The Important Role Saliva Plays in Oral Health

You may have heard saliva described as “nature’s mouthwash.”   And while the saliva we produce does wash away harmful bacteria, the dental benefits received from saliva make it more critical than just as a mouthwash.
Saliva can be thought of as our own little biological defense system for the mouth. While the majority of people produce the appropriate amount of saliva, some patients suffer from dry mouth; others feel they overproduce saliva. While your dentist can provide solutions for both of these situations, let’s focus on the benefits generated for the majority of patients.
Saliva is clear like water (after all the human body is comprised of mostly water), and enters the mouth from salivary glands located inside our mouth. But saliva is not just water. Saliva contains important enzymes for food digestion. And dental health may be compromised without sufficient saliva production because saliva:

  • Aids in breaking food down when we chew so it can be swallowed. Without saliva, eating food would be like trying to eat a mouthful of saltine crackers without any liquid to wash it down.
  • Helps keep the mouth from drying out. When the mouth is dry, lips and tongue tend to make speaking more difficult than when the mouth is hydrated.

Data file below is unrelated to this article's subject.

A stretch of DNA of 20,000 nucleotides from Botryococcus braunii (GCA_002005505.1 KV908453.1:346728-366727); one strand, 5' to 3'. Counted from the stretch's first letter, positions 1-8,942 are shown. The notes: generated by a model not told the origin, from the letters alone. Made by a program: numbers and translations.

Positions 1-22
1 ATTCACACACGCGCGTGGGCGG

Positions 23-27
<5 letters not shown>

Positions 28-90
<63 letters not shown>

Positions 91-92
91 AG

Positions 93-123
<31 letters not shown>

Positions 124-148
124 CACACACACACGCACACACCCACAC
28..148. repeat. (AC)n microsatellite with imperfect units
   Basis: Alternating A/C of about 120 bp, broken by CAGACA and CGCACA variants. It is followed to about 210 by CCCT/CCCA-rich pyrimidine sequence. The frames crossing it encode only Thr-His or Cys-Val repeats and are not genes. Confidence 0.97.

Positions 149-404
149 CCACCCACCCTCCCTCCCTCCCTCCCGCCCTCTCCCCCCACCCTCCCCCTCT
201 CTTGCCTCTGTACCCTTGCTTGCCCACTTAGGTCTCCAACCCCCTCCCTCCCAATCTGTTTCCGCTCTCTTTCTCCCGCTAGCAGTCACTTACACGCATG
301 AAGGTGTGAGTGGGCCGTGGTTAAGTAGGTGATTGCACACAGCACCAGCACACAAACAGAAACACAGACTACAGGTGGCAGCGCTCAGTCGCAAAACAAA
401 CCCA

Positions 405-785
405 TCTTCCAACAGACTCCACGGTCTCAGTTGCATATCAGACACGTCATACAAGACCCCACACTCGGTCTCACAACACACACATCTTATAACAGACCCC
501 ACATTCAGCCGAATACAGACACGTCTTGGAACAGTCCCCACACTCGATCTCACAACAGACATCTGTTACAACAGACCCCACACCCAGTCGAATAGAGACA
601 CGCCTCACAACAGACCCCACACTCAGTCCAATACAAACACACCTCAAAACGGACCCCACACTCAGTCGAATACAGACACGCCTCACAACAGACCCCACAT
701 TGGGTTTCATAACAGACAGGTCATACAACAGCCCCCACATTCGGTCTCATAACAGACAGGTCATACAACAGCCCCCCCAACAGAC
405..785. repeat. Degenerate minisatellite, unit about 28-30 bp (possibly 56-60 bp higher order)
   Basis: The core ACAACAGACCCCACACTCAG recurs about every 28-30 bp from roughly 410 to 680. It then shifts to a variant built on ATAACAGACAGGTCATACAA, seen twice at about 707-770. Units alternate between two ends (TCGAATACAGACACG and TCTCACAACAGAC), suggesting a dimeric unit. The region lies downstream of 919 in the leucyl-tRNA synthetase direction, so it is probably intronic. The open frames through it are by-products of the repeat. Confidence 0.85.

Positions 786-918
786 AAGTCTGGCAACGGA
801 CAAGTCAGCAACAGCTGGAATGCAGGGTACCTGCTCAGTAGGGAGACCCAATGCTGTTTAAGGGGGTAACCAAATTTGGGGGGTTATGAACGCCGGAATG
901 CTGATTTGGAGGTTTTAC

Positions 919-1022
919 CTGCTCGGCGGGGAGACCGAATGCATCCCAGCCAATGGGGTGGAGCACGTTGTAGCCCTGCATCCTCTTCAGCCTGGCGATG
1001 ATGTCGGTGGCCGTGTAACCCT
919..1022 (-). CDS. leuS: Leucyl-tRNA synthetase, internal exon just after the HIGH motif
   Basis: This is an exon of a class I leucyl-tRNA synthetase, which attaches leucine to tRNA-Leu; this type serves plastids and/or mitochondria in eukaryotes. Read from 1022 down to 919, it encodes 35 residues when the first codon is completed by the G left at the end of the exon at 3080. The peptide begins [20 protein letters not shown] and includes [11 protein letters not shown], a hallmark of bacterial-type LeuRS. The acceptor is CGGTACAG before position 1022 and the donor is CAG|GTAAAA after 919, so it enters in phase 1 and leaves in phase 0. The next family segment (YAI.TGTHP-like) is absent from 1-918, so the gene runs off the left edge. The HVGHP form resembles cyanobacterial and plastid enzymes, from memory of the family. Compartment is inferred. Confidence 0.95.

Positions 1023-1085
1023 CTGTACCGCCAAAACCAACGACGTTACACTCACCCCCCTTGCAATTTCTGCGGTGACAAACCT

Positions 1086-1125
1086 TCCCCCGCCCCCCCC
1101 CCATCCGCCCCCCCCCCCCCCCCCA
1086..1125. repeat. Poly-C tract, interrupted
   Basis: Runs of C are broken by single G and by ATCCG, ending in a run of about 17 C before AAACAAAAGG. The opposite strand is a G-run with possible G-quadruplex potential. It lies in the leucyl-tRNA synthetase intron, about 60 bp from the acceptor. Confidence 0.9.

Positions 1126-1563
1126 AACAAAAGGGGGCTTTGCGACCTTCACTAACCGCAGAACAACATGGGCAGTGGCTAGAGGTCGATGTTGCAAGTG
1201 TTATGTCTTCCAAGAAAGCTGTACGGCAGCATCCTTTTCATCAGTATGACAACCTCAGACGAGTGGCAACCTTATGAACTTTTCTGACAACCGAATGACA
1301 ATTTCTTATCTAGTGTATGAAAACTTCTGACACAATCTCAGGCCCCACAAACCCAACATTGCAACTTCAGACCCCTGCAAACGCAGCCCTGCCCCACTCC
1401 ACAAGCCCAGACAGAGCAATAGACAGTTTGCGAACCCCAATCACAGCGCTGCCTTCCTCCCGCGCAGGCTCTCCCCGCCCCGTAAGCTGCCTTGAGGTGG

• Provides the ability to flush odor causing bacteria that lead to bad breath.
  • Naturally contains minerals that aid in the protection of dental enamel, which in turn is beneficial in controlling dental decay.

Patients that suffer from a lack of saliva production run the risk of increased dental decay and periodontal disease. Certain medications are at the root of a dry mouth, but this problem is also present with certain medical conditions. If the problem is not chronic or critical, your dentist can make several recommendations to increase saliva production. Make sure you are drinking enough fluids daily to keep the body fully hydrated. Sucking on sugar free candy or chewing sugar free gum are natural actions that should help. There are several rinses available that are designed to keep the mouth moist as well.
Sufficient saliva production is just one of the aspects needed to maintain good oral health. Daily flossing and brushing accompanied with bi-annual visits to our dentist, Dr. Philip Kozlow, for a complete cleaning and dental exam are important components for healthy teeth and gums.

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